An unequal position of power or access to services within a community can be defined as social inequality. A social inequality organization is an entity that may provide funding and services to those who are seeking an improvement in their personal circumstances.
How An Organization Helps
A social inequality organization may feature a committee that raises funds to help a targeted group of people. Funding can be used to help low-income earners find housing, acquire job skills, or obtain transportation. Some organizations may not focus on the raising of funds and may develop an aid plan that involves seeking benefactors who will render services for those in need.
Services could include furnishing a mentorship or hosting a workshop that will allow a socially imbalanced person to reach one of their goals or feel as if they are an important asset to their community. While a humanitarian service is actively underway, a targeted group of people will have the opportunity to communicate with their peers and some influential people who reside within a particular region. This can help beneficiaries feel connected and as if they have a voice that is important to others.
How People Can Provide Support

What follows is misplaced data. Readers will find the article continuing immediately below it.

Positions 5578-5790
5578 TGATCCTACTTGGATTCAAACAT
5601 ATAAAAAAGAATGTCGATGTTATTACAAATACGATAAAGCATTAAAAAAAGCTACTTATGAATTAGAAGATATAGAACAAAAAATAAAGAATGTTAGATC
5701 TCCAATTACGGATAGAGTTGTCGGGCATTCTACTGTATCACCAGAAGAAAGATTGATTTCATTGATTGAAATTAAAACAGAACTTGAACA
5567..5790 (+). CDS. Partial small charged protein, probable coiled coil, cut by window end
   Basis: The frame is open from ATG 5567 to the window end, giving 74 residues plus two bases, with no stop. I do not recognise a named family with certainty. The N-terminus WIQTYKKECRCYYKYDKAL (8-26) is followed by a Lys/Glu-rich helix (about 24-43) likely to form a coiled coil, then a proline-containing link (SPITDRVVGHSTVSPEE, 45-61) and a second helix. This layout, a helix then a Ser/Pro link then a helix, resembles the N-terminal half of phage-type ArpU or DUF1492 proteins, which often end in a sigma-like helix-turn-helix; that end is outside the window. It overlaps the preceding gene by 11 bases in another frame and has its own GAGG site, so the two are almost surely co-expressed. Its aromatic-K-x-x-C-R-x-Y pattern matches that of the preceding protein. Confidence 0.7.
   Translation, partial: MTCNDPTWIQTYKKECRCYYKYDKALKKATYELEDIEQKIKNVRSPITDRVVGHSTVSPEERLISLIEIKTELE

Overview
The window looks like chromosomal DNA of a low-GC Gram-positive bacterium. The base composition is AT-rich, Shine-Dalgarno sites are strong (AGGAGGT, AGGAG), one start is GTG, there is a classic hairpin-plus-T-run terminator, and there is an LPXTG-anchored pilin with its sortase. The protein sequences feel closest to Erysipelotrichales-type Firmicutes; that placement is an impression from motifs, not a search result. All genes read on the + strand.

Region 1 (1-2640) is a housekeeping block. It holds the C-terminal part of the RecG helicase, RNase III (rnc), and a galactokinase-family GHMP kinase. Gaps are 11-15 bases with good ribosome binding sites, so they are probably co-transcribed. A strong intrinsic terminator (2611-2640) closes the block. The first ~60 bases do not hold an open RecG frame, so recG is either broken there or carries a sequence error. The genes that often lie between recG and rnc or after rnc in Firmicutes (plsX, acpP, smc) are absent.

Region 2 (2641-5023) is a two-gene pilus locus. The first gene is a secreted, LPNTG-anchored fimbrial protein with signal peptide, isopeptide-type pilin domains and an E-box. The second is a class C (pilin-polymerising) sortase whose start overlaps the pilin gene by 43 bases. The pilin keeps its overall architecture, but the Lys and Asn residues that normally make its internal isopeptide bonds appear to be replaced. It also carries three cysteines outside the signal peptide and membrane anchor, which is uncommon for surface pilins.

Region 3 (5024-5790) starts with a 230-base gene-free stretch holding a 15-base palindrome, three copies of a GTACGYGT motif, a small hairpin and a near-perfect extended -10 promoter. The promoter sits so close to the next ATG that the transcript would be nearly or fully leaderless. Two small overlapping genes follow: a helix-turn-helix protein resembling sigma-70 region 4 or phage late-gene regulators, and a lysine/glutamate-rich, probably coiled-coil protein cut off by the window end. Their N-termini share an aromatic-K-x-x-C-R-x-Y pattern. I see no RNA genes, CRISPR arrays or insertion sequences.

A minority group or poverty-stricken people may be struggling to fit in with many of the people who live and work in the same region as them. People who do not identify with a particular sexual orientation or those who think they are being treated unfairly due to their social status or race may be seeking some targeted help. Benefactors often donate their time to a cause and are willing to advertise a cause or help a specific person or group of people who are being represented during a humanitarian effort.
People who will be willing to exchange their services for a worthy cause should contact a social inequality organizational director. This person will outline how a cause will be managed. This may include preparing a calendar of events and handing out informational materials to those who would like to donate their time or provide a monetary contribution.
A benefactor may not be able to provide a specific service or monetary contribution, but be eager to help out in another way. An organizational director can provide a listing of items that an inequality fundraiser will be in need of. Perhaps, a benefactor can rent out their business, hand out public advertising materials, or provide transportation services.